I live in a small condominium complex with six main-level units and six upper units. Some of the owners in our building installed hardwood flooring in their units to make them more marketable. Our condominium documents specifically state that carpet and pad are the only flooring allowed.
Many of the units are in violation of the condominium documents. We had our association file a notice of non-compliance with the city and county to be on record. I was told by our condominium president that the notice would come up when the title company performed its search of the title to the condominiums and that money would be placed in escrow to rectify the problems. After that, the old owner or the new buyer would have to bring the unit into compliance.
One of the units sold more than a year ago. According to the title company, the buyer was told that our homeowner association documents were outdated and nothing would come of it. Now, everyone is refusing to talk.
Do you know who is at fault for letting this slip by? I had three general contractors price removing and lowering my ceilings to install soundproofing. The bids averaged $79,000. Apparently, the statute of limitations for the board to do anything lapsed this past summer. What should I do?
It’s somewhat of a common practice in certain condominium buildings to require homeowners to install carpeting in their units to mitigate sound issues between units. In some cases where homeowners want to install wood flooring in their units, the same condominium documents would require the homeowners to install a layer of sound buffering material over the floor and then install the wood flooring over that material.
The real issue is what your condominium documents state and what the penalties are for a unit owner’s failure to comply with the condominium documents.
What is strange to us is that you would wait several years and live with this issue thinking that it would go away. You knew the issue existed and that it violated the condominium regulations, and you thought that the filing of the “notice” would take care of the issue.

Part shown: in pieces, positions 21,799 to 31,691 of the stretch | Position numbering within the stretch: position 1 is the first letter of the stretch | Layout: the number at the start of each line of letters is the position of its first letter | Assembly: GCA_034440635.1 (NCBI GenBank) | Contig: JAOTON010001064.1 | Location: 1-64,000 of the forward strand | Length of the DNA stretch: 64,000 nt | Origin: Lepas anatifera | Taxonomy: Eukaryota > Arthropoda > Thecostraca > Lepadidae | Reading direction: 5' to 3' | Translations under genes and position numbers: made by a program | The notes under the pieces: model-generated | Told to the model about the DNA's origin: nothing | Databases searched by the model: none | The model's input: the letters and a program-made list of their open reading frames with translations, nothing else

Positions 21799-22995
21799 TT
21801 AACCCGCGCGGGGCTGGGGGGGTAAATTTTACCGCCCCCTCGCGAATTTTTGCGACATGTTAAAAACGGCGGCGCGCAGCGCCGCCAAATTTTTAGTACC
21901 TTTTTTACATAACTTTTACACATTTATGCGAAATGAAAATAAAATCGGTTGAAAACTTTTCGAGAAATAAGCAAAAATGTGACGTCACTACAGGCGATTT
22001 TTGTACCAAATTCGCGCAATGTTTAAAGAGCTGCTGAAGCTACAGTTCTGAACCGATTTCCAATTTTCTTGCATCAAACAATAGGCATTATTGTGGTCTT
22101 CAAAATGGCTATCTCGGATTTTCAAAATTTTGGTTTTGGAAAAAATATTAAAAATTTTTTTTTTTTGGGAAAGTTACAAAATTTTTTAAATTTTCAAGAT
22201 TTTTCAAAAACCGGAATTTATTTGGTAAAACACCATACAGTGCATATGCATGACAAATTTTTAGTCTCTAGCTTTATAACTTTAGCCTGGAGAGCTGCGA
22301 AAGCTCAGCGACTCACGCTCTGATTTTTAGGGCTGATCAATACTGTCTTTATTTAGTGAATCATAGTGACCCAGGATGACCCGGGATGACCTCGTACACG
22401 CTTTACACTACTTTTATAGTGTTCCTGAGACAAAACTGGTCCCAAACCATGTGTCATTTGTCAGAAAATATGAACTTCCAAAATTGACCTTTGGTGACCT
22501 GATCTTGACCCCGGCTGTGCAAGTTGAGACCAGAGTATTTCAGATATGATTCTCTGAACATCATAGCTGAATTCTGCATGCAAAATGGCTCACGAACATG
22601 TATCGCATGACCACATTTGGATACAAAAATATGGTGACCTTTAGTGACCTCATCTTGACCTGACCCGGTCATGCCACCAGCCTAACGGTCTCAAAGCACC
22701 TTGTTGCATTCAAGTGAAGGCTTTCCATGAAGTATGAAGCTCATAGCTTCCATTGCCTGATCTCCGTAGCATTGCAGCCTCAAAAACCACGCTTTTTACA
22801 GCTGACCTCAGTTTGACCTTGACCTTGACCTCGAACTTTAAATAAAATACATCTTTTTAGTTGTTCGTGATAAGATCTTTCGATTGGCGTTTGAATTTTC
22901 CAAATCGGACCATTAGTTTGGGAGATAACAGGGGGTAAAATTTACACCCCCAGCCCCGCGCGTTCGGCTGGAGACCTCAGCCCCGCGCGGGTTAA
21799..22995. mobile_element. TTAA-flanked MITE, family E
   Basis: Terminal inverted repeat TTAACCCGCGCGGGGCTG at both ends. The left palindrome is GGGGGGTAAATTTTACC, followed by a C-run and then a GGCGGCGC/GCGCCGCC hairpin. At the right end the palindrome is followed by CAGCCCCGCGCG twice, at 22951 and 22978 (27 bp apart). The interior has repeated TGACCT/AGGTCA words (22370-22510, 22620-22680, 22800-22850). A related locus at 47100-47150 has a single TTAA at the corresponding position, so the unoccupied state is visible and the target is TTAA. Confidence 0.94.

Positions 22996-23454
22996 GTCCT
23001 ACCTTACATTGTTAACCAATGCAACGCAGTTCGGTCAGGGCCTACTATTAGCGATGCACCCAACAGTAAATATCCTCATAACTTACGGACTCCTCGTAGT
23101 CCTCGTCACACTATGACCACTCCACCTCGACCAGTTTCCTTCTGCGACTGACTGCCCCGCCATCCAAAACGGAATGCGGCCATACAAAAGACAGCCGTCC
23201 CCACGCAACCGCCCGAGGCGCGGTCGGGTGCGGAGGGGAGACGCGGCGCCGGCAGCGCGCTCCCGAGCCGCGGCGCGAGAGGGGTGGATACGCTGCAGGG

We wonder what you would have done if your neighbors upstairs never sold and remained your neighbors upstairs for years to come. Did you have a noise problem with your old upstairs neighbors? Or, do you now have a noise issue with your new neighbors?
Soundproofing from below seems to be quite expensive and may be more expensive than installing a new floor in the unit above you with newer methods and materials that would minimize the sound transmission from upstairs to your unit.
Having said all that, the real issue is to determine what rights you and the association may have against those unit owners who have violated the condominium documents.
You or the association may need to hire an attorney to review the condominium documents and the events that have occurred to determine where things stand. Once you have this information, you can make a decision on what to do. For example, the notice that was placed on the units may not have done much. Usually notices placed on condominium units are for money owed to the association, and if the association doesn’t take action on amounts owed, the notice may not be effective thereafter.
Your condominium documents may give the association specific legal rights. The association can fine the unit owner in violation of the condominium documents, and if the homeowner fails to pay the fine, the association can foreclose on the unit to enforce the amount owed. Whether the association has waived any rights against any of the old unit owners or new ones and the units themselves may be a question that will be researched by any attorney the association decides to hire.
If the association still can take action against the owners of the units in question, they may be willing to reinstall their floors to minimize sound problems.
However, before you go down the warpath, we recommend that you research this issue further. Perhaps you should hire an attorney to look into this matter for you but limit the attorney to a small budget to give you preliminary information. Contact the owner that lives above you and see if that owner is willing to do anything to reduce the sound problem. In addition, finally, determine how bad the sound transmission is from the unit above you to your unit.
You and your neighbor might find a solution to the problem that is substantially less costly than lowering your entire ceiling or bringing a lawsuit against your property.
Ilyce R. Glink’s latest book is “Buy, Close, Move In!” If you have questions, you can call her radio show toll-free (800-972-8255) any Sunday, from 11a.m. to 1 p.m. EST. Contact Ilyce through her website, www.thinkglink.com.